Phosphatidylserine (PS), a highly enriched membrane phospholipid component, is known to have several physiological roles, such as activating signaling enzymes and antioxidant activity. However, the protective biological mechanisms of PS in human skin have not been clearly investigated. In this study, we investigated the anti-photoaging effects of PS and its possible mechanisms in UVB-induced human dermal fibroblasts (HDFs). After 24 h incubation, PS significantly increased type I procollagen synthesis with or without UVB exposure. The expressions of MMP-1 and pro-MMP-1 were inhibited, and activities of total MMPs were decreased in a dose-dependent manner by treatment of PS in UVB-induced HDFs. The MAPKs/AP-1 signaling pathway was downregulated by PS in a dose-dependent manner. PS increases procollagen synthesis and inhibits MMP-1 expression and activity by downregulating MAPKS/AP-1 signaling pathways. This study suggests that PS can be used as a therapeutic agent to prevent UVB-induced skin photoaging and perhaps even natural skin aging.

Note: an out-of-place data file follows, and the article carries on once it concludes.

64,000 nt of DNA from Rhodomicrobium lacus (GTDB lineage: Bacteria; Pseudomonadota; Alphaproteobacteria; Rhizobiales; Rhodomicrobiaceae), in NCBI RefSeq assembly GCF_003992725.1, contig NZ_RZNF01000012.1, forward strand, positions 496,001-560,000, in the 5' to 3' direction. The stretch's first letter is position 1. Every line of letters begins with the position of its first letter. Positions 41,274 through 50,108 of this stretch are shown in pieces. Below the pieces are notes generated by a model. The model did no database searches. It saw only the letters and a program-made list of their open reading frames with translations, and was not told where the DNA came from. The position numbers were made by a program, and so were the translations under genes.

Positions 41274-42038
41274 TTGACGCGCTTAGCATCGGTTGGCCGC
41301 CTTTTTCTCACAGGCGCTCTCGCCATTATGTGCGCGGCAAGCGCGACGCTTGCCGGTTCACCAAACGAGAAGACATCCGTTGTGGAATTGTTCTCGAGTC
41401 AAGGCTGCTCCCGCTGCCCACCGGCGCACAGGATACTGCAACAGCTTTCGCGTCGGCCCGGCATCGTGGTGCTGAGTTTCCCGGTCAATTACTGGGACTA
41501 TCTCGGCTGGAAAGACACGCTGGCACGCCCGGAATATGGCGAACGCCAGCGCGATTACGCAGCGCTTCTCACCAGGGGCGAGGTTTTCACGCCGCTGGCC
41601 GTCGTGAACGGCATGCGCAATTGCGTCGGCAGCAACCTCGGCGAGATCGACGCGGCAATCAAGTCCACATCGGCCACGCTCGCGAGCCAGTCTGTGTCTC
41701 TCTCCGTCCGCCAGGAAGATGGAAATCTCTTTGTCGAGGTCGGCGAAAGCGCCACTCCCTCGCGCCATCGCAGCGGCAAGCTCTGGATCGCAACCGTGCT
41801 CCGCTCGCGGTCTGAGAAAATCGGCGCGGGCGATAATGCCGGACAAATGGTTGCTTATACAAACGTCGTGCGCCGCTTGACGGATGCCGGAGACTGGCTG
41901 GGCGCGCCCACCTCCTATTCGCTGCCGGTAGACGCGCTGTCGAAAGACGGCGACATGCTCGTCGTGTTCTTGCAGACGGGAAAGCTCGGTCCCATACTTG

Practical applications: In this study, we evaluated the protective effects and mechanism of PS on UV induced photoaging in human dermal fibroplasts. PS increases type I procollagen synthesis and decreases MMP-1 activity by downregulating the MAPK/AP-1 signaling pathway in UVB-induced HDFs. These results suggest that PS can be used as a therapeutic agent for the treatment and prevention of photoaging and possibly even natural aging in human skin. For medicinal and cosmetic application, further studies on in vivo clinical applications are necessary to fully elucidate the function and mechanism of PS on human skin photoaging.